Before I learned software development, API sounded like a kind of beer.
Today I use the term so often that I have in fact recently tried to order an API at a bar.
The bartender’s response was to throw a 404: resource not found.
I meet lots of people, both working in tech and elsewhere, who have a rather vague or incorrect idea about what this fairly common term means.
Technically, API stands for Application Programming Interface. At some point or another, most large companies have built APIs for their customers, or for internal use.
But how do you explain API in plain English? And is there a broader meaning than the one used in development and business? First, let’s pull back and look at how the web itself works.
WWW and remote servers
When I think about the Web, I imagine a large network of connected servers.
Every page on the internet is stored somewhere on a remote server. A remote server is not so mystical after all — it’s just a part of a remotely located computer that is optimized to process requests.
To put things in perspective, you can spin up a server on your laptop capable of serving an entire website to the Web (in fact, a local server is what engineers use to develop websites before releasing them to the public).
When you type www.facebook.com into your browser, a request goes out to Facebook’s remote server. Once your browser receives the response, it interprets the code and displays the page.
To the browser, also known as the client, Facebook’s server is an API. This means that every time you visit a page on the Web, you interact with some remote server’s API.
An API isn’t the same as the remote server — rather it is the part of the server that receives requests and sends responses.
APIs as a way to serve your customers
You’ve probably heard of companies packaging APIs as products. For example, Weather Underground sells access to its weather data API.
Example scenario: Your small business’s website has a form used to sign clients up for appointments. You want to give your clients the ability to automatically create a Google calendar event with the details for that appointment.
API use: The idea is to have your website’s server talk directly to Google’s server with a request to create an event with the given details. Your server would then receive Google’s response, process it, and send back relevant information to the browser, such as a confirmation message to the user.
Alternatively, your browser can often send an API request directly to Google’s server bypassing your server.
How is this Google Calendar’s API different from the API of any other remote server out there?
In technical terms, the difference is the format of the request and the response.
To render the whole web page, your browser expects a response in HTML, which contains presentational code, while Google Calendar’s API call would just return the data — likely in a format like JSON.
If your website’s server is making the API request, then your website’s server is the client (similar to your browser being the client when you use it to navigate to a website).
From your users perspective, APIs allow them to complete the action without leaving your website.
Most modern websites consume at least some third-party APIs.
Many problems already have a third-party solution, be it in the form of a library or service. It’s often just easier and more reliable to use an existing solution.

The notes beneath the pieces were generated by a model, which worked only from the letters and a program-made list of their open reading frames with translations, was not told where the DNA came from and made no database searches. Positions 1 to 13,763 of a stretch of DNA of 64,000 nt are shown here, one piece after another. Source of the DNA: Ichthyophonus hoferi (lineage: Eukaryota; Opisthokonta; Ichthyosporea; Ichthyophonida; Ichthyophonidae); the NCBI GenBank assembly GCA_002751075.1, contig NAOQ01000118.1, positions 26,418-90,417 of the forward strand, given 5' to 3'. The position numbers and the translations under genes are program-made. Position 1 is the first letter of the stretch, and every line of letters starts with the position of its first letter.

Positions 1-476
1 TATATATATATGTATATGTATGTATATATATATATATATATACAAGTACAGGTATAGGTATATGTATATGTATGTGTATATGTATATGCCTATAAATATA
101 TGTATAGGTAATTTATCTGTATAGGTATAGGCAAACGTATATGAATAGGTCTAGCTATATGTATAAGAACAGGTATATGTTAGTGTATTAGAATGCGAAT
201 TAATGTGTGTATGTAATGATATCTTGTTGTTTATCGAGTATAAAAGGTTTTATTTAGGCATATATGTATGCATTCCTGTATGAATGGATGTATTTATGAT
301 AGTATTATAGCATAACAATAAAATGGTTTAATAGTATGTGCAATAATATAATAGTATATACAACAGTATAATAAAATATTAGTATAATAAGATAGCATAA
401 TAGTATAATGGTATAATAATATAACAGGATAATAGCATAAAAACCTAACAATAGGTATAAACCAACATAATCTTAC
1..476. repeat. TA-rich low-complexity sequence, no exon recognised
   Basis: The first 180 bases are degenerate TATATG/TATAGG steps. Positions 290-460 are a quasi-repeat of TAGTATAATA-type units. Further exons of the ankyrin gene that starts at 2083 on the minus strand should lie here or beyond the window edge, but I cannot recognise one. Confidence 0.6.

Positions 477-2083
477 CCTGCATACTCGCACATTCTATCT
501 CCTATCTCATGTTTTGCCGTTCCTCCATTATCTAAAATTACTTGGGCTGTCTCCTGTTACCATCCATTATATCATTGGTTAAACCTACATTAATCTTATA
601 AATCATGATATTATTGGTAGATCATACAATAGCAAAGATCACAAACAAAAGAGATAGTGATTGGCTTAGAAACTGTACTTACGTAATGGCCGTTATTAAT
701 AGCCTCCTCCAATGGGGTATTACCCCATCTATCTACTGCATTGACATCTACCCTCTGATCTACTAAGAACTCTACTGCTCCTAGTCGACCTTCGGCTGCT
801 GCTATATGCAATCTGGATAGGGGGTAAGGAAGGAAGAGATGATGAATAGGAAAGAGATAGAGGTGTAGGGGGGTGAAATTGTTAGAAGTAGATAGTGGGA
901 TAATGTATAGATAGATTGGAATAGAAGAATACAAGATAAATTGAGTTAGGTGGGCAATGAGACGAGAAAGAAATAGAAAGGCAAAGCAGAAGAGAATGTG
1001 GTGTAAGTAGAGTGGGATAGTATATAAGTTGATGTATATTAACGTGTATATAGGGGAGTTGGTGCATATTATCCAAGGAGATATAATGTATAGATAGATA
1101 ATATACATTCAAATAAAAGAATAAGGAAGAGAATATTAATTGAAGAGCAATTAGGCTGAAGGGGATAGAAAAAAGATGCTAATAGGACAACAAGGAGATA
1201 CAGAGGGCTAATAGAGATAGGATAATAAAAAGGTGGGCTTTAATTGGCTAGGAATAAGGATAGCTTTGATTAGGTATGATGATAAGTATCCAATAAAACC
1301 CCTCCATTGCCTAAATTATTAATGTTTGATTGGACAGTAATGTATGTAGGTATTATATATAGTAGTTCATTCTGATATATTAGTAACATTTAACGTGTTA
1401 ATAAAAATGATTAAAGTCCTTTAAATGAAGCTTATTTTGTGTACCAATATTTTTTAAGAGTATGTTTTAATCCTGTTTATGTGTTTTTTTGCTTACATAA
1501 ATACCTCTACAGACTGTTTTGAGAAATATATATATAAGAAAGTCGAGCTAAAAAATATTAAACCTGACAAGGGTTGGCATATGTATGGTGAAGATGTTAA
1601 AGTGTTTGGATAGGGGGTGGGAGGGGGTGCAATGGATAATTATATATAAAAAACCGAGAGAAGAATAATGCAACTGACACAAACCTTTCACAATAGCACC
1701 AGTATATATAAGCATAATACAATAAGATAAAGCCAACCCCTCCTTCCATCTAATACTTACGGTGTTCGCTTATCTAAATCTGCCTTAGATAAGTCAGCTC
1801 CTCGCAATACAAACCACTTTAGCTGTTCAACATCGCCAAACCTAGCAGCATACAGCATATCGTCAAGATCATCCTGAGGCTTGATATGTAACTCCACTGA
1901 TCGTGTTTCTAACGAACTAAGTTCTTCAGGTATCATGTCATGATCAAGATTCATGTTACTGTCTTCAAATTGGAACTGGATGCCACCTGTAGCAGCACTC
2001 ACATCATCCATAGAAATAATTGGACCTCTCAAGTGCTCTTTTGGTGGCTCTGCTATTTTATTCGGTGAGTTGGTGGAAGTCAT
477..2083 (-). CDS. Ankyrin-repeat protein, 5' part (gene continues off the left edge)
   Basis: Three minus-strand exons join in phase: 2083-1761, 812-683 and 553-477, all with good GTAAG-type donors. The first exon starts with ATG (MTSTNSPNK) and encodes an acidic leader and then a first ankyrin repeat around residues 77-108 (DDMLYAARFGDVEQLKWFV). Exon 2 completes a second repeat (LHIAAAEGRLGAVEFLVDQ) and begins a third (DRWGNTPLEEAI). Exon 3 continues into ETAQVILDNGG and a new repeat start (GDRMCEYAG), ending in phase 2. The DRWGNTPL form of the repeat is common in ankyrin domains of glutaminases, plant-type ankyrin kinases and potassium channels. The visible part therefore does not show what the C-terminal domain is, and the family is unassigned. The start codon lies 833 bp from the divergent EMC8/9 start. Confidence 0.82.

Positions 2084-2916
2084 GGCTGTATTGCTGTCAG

It’s not uncommon for development teams to break up their application into multiple servers that talk to each other via APIs. The servers that perform helper functions for the main application server are commonly referred to as microservices.
To summarize, when a company offers an API to their customers, it just means that they’ve built a set of dedicated URLs that return pure data responses — meaning the responses won’t contain the kind of presentational overhead that you would expect in a graphical user interface like a website.
Can you make these requests with your browser? Often, yes. Since the actual HTTP transmission happens in text, your browser will always do the best it can to display the response.
For example, you can access GitHub’s API directly with your browser without even needing an access token. Here’s the JSON response you get when you visit a GitHub user’s API route in your browser (https://api.github.com/users/petrgazarov):
"name": "Petr Gazarov",
The browser seems to have done just fine displaying a JSON response. A JSON response like this is ready for use in your code. It‘s easy to extract data from this text. Then you can do whatever you want with the data.
A is for “Application”
To close off, let’s throw in a couple more examples of APIs.
“Application” can refer to many things. Here are some of them in the context of API:
- A piece of software with a distinct function.
- The whole server, the whole app, or just a small part of an app.
Basically any piece of software that can be distinctively separated from its environment, can be an “A” in API, and will probably also have some sort of API.
Let’s say you’re using a third-party library in your code. Once incorporated into your code, a library becomes part of your overall app. Being a distinct piece of software, the library would likely have an API which allows it to interact with the rest of your code.
Here’s another example: In Object Oriented Design, code is organized into objects. Your application may have hundreds of objects defined that can interact with one another.
Each object has an API — a set of public methods and properties that it uses to interact with other objects in your application.
An object may also have inner logic that is private, meaning that it’s hidden from the outside scope (and not an API).
From what we have covered, I hope you take away the broader meaning of API as well as the more common uses of the term today.